"We saw the wood outback, Mr. Black," he said, to my horror, and I could feel Harry stiffening beside me. My father froze, his back to us, his one hand wielding a stirring spoon and immobilized in mid-air. "I didn't want to but she said it would be good fun. I thought it was a little scary though. Then we heard a wolf cry and -" He stopped and clutched his leg, letting out a low cry.

Harry, who had swiftly kicked David in the shins, shook his head and said, "He's lying, Mr. Black sir, I promise he is. We played with the kidditch quaffle and then a round of Tag, is all. She only told us about the woods to spook us - we didn't actually go in."

But Papa wasn't listening. "Hermione Granger Black," he started in a voice I hated, "you took them where?"

I couldn't lie to him. Meekly I said, "Well, I only showed them the creek in the woods, Papa, a five minutes walk..."

"You did WHAT?" he thundered, and David began sniffling.

"I didn't want to, Mr. Black, but see they forced me too -"

"I did no such thing!" I cried, whirling to face David. "You rotten, filthy little liar!"

"Hermione!" My dad cried. "APOLOGIZE. Where on earth have you learnt to speak like that?"

My cheeks burned in embarrassment and I chocked back a cry. Harry tried to diffuse the situation.

"Mr. Black, sir, I swear -" Sirius whirled on him, and he stuttered. "I - I swear it wasn't Hermione's fault -"

He was interrupted by the appearance of his father.

Mr. James Potter was, I had learnt, senior Auror to the Ministry and chairman of Firebolt Wizarding Brooms. He was tall, lean, had an angular jaw and deep, jet-black hair. Tall in height, he had a frightening tendency to loom over one until he got the answers he wanted. "What is all this yelling about?" he asked, somewhat good-naturedly, but with a decidedly concerned expression marring his brow. I noted he had begun to loom, ever-so-slightly, over Harry.

Papa bristled. "Your sons," he began, "and my daughter, decided to go exploring today." When James' puzzled expression didn't leave his face he added, in something resembling more of a growl than actual words, "In the forest."

James laughed, and his brow rose in surprise. "Ah, Sirius. It's just a little harmless exploring is all. I'm sure Hermione knew what she was doing."

David began to sniffle in ernest. "It was so scary, dad! The woods are so dark and we got lost and Hermione started yelling at me - I didn't even want to go in the first place! Harry made me!"

James frowned and turned to the youngest twin. "Harry? Is this true?"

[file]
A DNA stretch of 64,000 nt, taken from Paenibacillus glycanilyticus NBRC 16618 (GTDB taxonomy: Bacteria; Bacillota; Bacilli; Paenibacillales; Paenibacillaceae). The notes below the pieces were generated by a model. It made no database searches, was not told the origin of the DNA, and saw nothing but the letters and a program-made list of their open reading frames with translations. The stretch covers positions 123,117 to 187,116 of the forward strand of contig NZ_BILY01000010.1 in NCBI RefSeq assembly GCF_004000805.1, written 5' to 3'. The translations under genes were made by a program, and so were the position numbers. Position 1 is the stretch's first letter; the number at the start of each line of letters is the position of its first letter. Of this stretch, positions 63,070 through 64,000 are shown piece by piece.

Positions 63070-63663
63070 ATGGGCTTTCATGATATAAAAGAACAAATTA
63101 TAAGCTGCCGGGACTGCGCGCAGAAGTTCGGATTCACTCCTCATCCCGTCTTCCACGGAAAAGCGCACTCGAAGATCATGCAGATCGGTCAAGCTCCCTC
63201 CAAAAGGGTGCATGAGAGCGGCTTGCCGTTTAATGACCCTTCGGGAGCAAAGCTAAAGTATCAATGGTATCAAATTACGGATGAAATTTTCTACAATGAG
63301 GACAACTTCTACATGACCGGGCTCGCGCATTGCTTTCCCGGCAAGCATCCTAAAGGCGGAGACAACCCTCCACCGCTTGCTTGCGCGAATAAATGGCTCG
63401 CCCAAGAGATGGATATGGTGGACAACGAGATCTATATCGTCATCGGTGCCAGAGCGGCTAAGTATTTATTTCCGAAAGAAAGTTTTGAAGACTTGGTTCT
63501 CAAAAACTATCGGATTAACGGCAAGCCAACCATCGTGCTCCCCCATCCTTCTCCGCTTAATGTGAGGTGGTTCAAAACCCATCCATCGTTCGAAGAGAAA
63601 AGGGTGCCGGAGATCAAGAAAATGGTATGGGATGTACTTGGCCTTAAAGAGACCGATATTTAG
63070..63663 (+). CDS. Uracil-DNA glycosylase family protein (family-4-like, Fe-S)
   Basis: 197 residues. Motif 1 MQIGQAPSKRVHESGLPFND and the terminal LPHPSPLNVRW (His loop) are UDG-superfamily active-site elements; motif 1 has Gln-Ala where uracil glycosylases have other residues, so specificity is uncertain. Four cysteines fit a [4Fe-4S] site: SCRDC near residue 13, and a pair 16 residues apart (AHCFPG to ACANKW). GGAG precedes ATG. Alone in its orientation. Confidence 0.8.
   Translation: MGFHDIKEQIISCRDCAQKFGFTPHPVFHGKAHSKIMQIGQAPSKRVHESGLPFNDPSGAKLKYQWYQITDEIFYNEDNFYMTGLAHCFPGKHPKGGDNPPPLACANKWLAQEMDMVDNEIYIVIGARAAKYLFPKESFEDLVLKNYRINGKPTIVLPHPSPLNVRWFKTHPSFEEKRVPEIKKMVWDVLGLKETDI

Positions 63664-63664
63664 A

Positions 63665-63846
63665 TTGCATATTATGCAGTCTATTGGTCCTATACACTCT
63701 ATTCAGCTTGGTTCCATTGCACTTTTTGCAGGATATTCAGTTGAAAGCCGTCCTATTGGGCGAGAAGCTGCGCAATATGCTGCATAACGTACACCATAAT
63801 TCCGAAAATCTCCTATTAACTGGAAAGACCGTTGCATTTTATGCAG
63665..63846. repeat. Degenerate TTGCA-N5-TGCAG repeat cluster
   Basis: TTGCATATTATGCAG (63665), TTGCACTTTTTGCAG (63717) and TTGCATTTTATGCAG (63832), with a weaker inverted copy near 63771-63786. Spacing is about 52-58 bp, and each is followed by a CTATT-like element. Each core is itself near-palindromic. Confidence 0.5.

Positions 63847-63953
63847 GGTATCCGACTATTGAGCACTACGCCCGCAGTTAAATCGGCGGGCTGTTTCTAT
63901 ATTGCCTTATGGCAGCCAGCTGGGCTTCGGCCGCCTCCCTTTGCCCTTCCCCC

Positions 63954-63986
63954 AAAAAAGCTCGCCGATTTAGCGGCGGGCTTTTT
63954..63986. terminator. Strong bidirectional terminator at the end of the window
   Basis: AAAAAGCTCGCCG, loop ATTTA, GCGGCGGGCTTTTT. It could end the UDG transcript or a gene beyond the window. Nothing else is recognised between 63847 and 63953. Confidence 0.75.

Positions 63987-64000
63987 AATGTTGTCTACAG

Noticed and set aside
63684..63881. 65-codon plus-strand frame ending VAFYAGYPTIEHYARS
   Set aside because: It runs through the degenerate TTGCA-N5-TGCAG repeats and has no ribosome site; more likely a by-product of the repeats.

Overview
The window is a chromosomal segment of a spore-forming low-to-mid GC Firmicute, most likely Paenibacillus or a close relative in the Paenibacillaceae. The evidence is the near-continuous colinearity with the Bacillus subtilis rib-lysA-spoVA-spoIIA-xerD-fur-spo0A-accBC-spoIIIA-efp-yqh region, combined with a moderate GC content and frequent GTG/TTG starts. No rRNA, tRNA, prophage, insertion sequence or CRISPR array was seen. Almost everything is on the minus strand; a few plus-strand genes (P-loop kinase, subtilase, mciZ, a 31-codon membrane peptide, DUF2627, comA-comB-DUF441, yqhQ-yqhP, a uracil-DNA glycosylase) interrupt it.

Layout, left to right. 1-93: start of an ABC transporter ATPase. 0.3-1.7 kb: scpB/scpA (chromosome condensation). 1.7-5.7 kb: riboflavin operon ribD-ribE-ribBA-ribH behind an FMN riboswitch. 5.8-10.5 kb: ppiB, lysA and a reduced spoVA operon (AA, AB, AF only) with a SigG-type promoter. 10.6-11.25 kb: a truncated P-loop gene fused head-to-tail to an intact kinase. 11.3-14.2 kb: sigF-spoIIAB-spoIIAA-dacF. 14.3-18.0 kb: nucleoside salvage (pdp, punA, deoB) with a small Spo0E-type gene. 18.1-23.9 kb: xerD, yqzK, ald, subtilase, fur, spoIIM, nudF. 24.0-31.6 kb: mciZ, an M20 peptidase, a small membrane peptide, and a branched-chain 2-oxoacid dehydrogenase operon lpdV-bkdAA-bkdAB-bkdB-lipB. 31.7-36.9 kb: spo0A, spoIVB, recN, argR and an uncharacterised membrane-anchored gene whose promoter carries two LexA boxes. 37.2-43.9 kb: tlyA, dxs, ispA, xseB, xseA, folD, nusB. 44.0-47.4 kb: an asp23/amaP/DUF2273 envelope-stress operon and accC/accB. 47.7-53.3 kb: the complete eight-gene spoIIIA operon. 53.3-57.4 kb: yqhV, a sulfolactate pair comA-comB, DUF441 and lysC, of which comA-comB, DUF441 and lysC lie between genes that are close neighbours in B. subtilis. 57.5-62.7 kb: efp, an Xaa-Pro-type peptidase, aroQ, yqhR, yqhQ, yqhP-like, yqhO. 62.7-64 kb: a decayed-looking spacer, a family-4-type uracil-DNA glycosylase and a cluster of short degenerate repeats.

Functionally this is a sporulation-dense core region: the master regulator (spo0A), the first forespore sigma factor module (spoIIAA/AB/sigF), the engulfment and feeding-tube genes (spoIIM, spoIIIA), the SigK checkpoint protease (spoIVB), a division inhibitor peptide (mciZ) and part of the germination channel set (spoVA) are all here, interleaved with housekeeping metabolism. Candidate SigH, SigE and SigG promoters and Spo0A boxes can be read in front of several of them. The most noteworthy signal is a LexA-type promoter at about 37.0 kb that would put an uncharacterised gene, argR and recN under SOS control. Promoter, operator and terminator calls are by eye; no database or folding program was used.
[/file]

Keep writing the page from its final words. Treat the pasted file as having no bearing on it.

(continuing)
Harry shook his head. "It wasn't scary at all! David's just a big weenie -"

"Don't speak that way of your brother," Mr. Potter snapped. "He is the bravest child I know, and you'd do well to remember that." He glanced over towards his sniffling son. "Besides, I thought I told you David was to be protected, not encouraged to partake dangerous adventures!"

"It wasn't even dangerous, though!" I cried. "The forest is empty!"

Papa's expression darkened. "It's not empty," he said, and turned to James. "It's Moony's forest."

Mr. Potter's expression grew weary. "Sirius - it isn't even the full moon," he said, exasperated. "You need to stop being so..." he sighed, ran a finger through his hair, and turned towards us. "You promise never to set foot in that forest ever again, do you hear?"

We all nodded. Papa frowned but turned back to his cooking, clearly content to let the matter drop for now. I knew there would be punishment later, though. There always was.

"You promise to ask for permission next time you decide to go off adventuring?"

We all nodded again.

"And you," Mr Potter said, pointing to his youngest, "you need to stop forcing your brother into situations where he could be in danger. If it had been the right day, at the right time, David could have been seriously injured - or killed. Do you understand?" Harry nodded his head, looking slightly abashed. But this wasn't enough for James.

"Promise me."

I couldn't help but note the deepening of his voice. In the corner, David was still sniffling. I was ready to march over and punch him, but the look on Harry's face stopped me.

"I promise, father," he whispered, and James nodded.

"Then let's forget the entire matter and have some of this marvelous birthday dinner Sirius has prepared," James said, and we spoke no more of the incident in the woods. Even Papa never mentioned it, and I was happy to forget all about it.

There was only one thought I could not rid myself of, though, and that night, after the Potters had left and the dishes had been cleaned, I lay in bed, contemplating it.

Why had Harry's father only been concerned about David dying?

It was a thought that would haunt me for years to come. And Harry's face, marred by distraught and guilty lines, was the only thing I dreamed of that night. I couldn't shake the feeling there had been something else too it.

Something... unrecognizable.

in response to a review, i just wanted to clarify that this Harry does not simply help the wizarding world once they realize their mistake, Super-Hero style. His revenge, however, is much more sweet than letting them rot in the hands of Voldemort. And besides, who said he was the one to kill Voldemort? ;) He gets a sweeter prize...What that is, well...You'll have to read to find out.